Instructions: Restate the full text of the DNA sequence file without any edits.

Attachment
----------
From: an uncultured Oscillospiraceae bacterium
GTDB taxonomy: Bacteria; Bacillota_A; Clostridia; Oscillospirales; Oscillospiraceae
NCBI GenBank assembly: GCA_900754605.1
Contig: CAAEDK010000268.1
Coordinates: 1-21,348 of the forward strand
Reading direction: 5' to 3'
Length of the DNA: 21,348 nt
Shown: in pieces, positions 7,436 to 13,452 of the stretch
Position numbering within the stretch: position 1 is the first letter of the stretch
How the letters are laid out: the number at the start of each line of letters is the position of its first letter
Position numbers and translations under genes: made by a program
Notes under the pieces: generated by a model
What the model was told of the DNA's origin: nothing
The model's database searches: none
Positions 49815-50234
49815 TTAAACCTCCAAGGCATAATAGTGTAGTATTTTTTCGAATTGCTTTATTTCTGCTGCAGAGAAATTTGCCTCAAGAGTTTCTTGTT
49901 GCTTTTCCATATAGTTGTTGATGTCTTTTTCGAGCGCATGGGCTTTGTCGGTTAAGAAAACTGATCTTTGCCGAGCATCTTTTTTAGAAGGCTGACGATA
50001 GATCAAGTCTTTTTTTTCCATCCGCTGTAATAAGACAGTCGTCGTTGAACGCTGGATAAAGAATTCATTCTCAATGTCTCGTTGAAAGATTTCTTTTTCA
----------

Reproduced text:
From: an uncultured Oscillospiraceae bacterium
GTDB taxonomy: Bacteria; Bacillota_A; Clostridia; Oscillospirales; Oscillospiraceae
NCBI GenBank assembly: GCA_900754605.1
Contig: CAAEDK010000268.1
Coordinates: 1-21,348 of the forward strand
Reading direction: 5' to 3'
Length of the DNA: 21,348 nt
Shown: in pieces, positions 7,436 to 13,452 of the stretch
Position numbering within the stretch: position 1 is the first letter of the stretch
How the letters are laid out: the number at the start of each line of letters is the position of its first letter
Position numbers and translations under genes: made by a program
Notes under the pieces: generated by a model
What the model was told of the DNA's origin: nothing
The model's database searches: none
Positions 49815-50234
49815 TTAAACCTCCAAGGCATAATAGTGTAGTATTTTTTCGAATTGCTTTATTTCTGCTGCAGAGAAATTTGCCTCAAGAGTTTCTTGTT
49901 GCTTTTCCATATAGTTGTTGATGTCTTTTTCGAGCGCATGGGCTTTGTCGGTTAAGAAAACTGATCTTTGCCGAGCATCTTTTTTAGAAGGCTGACGATA
50001 GATCAAGTCTTTTTTTTCCATCCGCTGTAATAAGACAGTCGTCGTTGAACGCTGGATAAAGAATTCATTCTCAATGTCTCGTTGAAAGATTTCTTTTTCA